Chronic Vomiting in Dogs

Veterinary reviewed by: Michele K.

Chronic Vomiting in Dogs - Symptoms, Causes, Diagnosis, Treatment, Recovery, Management, Cost

Veterinary reviewed by: Michele K.

Chronic Vomiting in Dogs - Symptoms, Causes, Diagnosis, Treatment, Recovery, Management, Cost

What is Chronic Vomiting?

Vomiting refers to the stomach expelling its contents and is the body’s means of dispelling harmful substances including foreign objects and toxins. Acute vomiting is an occasional isolated incident of vomiting, often not serious and the result of eating something disagreeable, a diet change, eating too fast, etc. Chronic vomiting is ongoing vomiting (more than once in a day) and should be treated quickly, as it can indicate a life threatening situation. Chronic vomiting can itself make conditions worse due to inadequate nutrition and dehydration if allowed to continue without treatment. An occasional bout of vomiting is not uncommon in dogs; however, persistent, chronic vomiting is usually indicative of an underlying disease. Chronic vomiting often leads to decreased absorption of nutrients and subsequent weight loss. Chronic vomiting is ongoing vomiting (more than once in a day) and should be treated quickly, as it can indicate a life threatening situation.

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Chronic Vomiting Average Cost

From 19 quotes ranging from $500 - $8,000

Average Cost

$3,500

Symptoms of Chronic Vomiting in Dogs

Symptoms of chronic vomiting include:

  • Heaving/Gagging
  • Vomiting more than once during a day
  • Producing partially digested food
  • Producing yellow fluid (bile)
  • Producing white foam
  • Producing mucus or watery substance
  • Producing blood or blood-tinged substance
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Causes of Chronic Vomiting in Dogs

Causes of chronic vomiting include:

  • Change in diet
  • Food sensitivity/intolerance
  • Garbage ingestion/bone ingestion
  • Toxin ingestion (heavy metal/pesticide/auto coolant/chocolate)
  • Intestinal parasites
  • Chronic cough
  • Motion sickness
  • Ingestion of a foreign object
  • Intestinal obstruction
  • Severe constipation
  • Bacterial infection
  • Viral infection
  • Cancer
  • Enteritis/Colitis
  • Ulcer
  • Peritonitis
  • Pyometria (in intact females)
  • Diabetes
  • Vestibular disease
  • Septicemia
  • Addison’s disease
  • Pancreatitis
  • Kidney failure
  • Liver failure
  • Ketoacidosis
  • Bladder obstruction or rupture
  • Volvulus (bloat) or gastric dilatation
Types
  • Vomiting: Expelling contents of the stomach
  • Regurgitating: Expelling contents from the esophagus that have not yet reached the stomach
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Diagnosis of Chronic Vomiting in Dogs

If your pet has vomited once and is bright and alert and eating and going to the bathroom normally, the vomiting may be an isolated incident. However, keep an eye out for more vomiting, inability to keep food down, and abnormal or absent bowel movements for the next few days.

If your pet has continued to vomit you should take them to the veterinarian as it could be an indication of poisoning or other life threatening condition. Collect a sample of the vomit in a plastic bag or container if possible for the vet to examine. The veterinarian will take a history to determine if your pet has ingested garbage, a foreign object or toxic substance. She will want to know when the vomiting started, how frequently it has been occurring, and what the vomit looks like (does it contain food, yellow bile, mucous, foam, blood).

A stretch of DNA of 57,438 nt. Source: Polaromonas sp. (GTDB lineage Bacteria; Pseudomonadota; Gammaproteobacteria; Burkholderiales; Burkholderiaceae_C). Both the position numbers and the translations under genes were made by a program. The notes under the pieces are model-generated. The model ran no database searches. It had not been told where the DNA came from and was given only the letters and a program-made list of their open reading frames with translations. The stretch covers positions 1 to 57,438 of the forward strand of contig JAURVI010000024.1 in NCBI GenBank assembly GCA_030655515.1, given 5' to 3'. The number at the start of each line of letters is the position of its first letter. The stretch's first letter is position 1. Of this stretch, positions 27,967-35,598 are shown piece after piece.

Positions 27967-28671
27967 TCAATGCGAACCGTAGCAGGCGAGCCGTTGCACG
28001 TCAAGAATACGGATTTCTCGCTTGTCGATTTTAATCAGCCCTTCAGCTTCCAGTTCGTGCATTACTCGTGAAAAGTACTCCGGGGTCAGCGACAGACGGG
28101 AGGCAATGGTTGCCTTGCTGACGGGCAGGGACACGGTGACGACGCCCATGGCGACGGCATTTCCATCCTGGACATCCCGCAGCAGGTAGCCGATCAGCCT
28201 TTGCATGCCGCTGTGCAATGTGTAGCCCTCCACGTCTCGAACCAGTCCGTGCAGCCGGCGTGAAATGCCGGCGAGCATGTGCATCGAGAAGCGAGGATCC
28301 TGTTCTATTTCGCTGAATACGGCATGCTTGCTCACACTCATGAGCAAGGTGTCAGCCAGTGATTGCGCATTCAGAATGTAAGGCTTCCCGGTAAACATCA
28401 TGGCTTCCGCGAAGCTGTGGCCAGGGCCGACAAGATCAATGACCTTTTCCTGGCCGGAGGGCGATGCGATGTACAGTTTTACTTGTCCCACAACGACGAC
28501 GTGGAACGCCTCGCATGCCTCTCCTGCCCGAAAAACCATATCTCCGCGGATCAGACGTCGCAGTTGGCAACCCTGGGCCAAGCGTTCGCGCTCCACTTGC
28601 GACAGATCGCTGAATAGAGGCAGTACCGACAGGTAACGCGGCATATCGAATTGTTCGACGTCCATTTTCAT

The veterinarian will perform a physical exam and palpate the abdomen to feel for any abdominal masses or other abnormalities. Depending on the pet’s history and physical exam, the following diagnostic tools may be employed to determine the cause of the vomiting and appropriate treatment.

  • Radiographs: X-ray can help visualize tumor, foreign body, or other abnormality.
  • Endoscopy/colonoscopy: Can help visualize tumor, foreign body, or other abnormality.
  • Bloodwork: Examines function of the liver, kidneys and other body systems.
  • Ultrasound: Aids in visualization of the intestines and stomach contents.
  • Fecal examination: Examines bowel contents and presence of intestinal parasites.
  • Exploratory surgery: When the cause of chronic vomiting cannot be resolved or when other diagnostics indicate a mass or foreign body, exploratory surgery may be necessary.
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Treatment of Chronic Vomiting in Dogs

Depending on the results of the diagnostics and extent and duration of the vomiting, the following treatments may be utilized to stop the vomiting and address the abnormality:

Bland Diet

The veterinarian may recommend feeding your pet a bland diet for a period of a few days. A bland diet consists of foods that are gentle on the digestive system while providing the necessary nutrients. It is low in fiber, fat and protein and high in carbohydrates, composed of a single lean protein source and a single carbohydrate. The most common bland diet consists of boiled white rice and boiled skinless chicken breast (no bones). Cottage cheese, cooked egg whites and low-fat yogurt are also permitted. There are a number of commercial bland diets you can ask your veterinarian about.

The bland diet should be fed as long as your veterinarian recommends. Once the bland diet can be stopped, the regular diet should be introduced gradually over a 3-7 day period, adding a small amount of regular food to the bland diet a bit more each day until the pet is eating only regular food.